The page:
Case Report: Diffuse Granulomatous Lymphadenitis in a Miniature Schnauzer Associated with Acid-Alcohol Resistant Bacillus (Mycobacterium avium) from Paraguay
M. avium is considered an emerging and opportunistic pathogen that can infect animal and human species. The dog has been seen as an animal resistant to infections by M. avium, cases have been reported in Miniature Schnauzers and Basset Hounds. It is believed that the cause would be a defect in the immune response of genetic origin with a pattern of autosomal recessive inheritance in Miniature Schnauzer bloodlines.
Describe a case of diffuse granulomatous lymphadenitis in a Miniature Schnauzer associated with BAAR.
Miniature Schnauzer, male, 2-year-old, for gradual weight loss, superficial adenopathy and intermittent lameness. All cytological lymph node samples were stained with 10% Giemsa and ZN; and evaluated by a 100x light optical microscope. The owner authorizes the necropsy, taking samples and corresponding studies of the pet.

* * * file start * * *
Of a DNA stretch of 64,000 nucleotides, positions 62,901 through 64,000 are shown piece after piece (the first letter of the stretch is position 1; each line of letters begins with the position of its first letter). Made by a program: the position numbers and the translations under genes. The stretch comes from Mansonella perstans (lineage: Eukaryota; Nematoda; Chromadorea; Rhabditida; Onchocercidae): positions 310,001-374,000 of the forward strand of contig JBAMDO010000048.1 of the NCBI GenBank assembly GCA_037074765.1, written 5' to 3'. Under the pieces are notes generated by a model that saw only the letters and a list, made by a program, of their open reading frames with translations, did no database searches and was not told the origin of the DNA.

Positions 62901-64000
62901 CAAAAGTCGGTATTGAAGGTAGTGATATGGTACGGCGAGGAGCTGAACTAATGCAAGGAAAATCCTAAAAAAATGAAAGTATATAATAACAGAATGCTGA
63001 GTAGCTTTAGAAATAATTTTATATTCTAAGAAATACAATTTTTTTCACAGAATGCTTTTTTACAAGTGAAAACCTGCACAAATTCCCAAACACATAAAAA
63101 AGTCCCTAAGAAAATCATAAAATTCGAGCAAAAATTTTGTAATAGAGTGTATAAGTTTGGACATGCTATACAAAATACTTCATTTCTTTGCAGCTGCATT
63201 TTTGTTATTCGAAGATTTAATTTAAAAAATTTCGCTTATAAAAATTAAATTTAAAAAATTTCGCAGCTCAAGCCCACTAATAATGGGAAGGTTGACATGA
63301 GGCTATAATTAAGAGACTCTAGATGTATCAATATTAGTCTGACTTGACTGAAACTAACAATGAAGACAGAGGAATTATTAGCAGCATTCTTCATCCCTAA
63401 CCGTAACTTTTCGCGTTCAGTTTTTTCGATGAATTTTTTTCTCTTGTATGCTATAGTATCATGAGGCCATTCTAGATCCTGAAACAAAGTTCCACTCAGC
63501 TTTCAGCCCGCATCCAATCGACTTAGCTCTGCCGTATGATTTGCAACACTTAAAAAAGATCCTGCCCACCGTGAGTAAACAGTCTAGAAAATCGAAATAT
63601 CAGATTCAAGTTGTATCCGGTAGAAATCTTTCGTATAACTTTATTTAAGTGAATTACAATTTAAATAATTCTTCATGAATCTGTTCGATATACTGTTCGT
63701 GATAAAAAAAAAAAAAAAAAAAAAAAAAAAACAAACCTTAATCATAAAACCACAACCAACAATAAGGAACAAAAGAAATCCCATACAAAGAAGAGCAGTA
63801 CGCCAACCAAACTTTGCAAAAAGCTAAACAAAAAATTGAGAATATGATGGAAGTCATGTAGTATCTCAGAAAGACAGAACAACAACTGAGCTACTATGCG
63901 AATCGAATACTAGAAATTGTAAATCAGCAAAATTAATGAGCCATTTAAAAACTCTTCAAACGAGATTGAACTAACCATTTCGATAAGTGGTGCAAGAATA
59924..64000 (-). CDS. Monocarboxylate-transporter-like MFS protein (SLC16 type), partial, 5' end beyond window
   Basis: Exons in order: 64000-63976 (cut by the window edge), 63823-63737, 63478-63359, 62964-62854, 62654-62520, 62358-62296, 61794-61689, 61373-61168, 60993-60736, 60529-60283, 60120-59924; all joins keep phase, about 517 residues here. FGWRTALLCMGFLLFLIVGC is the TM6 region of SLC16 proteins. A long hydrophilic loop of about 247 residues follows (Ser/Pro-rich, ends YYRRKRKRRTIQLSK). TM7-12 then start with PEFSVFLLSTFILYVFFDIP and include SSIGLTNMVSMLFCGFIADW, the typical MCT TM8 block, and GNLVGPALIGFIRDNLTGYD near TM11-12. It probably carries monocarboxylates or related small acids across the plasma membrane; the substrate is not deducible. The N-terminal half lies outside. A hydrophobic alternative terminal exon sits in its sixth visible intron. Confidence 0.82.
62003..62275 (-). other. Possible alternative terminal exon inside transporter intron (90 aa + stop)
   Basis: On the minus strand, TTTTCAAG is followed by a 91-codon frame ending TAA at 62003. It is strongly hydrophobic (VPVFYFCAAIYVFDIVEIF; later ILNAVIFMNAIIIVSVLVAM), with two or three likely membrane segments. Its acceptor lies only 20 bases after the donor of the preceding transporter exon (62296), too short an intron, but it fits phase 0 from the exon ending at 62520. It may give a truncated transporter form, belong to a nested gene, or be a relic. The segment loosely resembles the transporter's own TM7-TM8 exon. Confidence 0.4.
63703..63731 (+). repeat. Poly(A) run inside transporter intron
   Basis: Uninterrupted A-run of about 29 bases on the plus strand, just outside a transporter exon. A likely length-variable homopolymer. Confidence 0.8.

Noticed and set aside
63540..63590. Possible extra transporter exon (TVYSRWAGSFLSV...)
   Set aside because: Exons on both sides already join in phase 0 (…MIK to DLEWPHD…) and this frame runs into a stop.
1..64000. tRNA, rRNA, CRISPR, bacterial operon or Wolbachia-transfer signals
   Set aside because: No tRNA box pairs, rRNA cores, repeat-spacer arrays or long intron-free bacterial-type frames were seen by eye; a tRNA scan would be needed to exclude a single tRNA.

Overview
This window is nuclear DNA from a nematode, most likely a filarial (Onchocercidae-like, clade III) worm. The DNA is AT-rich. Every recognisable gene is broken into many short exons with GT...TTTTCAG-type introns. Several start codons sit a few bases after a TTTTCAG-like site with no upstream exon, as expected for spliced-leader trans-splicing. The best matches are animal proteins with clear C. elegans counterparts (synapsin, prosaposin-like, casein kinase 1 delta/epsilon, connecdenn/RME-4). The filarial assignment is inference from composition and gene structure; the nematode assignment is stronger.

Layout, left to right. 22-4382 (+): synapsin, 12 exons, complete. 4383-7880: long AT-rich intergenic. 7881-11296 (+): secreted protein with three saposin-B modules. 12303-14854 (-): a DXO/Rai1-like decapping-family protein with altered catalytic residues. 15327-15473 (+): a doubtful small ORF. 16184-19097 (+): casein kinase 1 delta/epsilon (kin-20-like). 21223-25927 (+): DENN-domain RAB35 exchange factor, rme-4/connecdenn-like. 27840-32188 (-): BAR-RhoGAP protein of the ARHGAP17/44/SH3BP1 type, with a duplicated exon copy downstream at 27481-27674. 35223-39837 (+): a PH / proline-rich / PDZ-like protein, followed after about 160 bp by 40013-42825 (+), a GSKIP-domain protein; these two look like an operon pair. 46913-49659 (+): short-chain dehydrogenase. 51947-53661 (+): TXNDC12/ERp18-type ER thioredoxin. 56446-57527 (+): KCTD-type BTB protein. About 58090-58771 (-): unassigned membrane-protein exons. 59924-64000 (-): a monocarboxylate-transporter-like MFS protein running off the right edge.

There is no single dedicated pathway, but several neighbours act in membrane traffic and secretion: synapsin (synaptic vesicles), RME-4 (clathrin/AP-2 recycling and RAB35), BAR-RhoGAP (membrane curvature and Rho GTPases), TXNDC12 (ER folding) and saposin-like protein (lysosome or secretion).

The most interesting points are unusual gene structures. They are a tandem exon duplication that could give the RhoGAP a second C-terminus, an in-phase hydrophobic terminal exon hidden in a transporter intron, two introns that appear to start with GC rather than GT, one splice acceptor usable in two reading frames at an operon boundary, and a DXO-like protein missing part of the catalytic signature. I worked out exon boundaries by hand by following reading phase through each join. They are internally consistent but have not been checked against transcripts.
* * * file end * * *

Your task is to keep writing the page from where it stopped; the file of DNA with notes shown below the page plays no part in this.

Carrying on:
Cytological samples from lymph nodes showed a poorly defined intracytoplasmic presence of refractive linear structures to pale basophils. ZN staining was positive by revealing the presence of BAAR in the macrophages.
The PCR technique using primers (Telenti 1993), where a pattern corresponding to Mycobacterium intracellulare type 1/Mycobacterium chimera type 1 is obtained, both correspond to the Mycobacterium avium complex. Both samples tested positive for this test.
This disease can present as a generalized lymphadenopathy, so a differential diagnosis should be made with lymphoma. This is the first report of a systemic infection of M. avium in a canine in the Paraguay and should be included as a differential diagnosis and zoonotic potential in immunocompromised persons.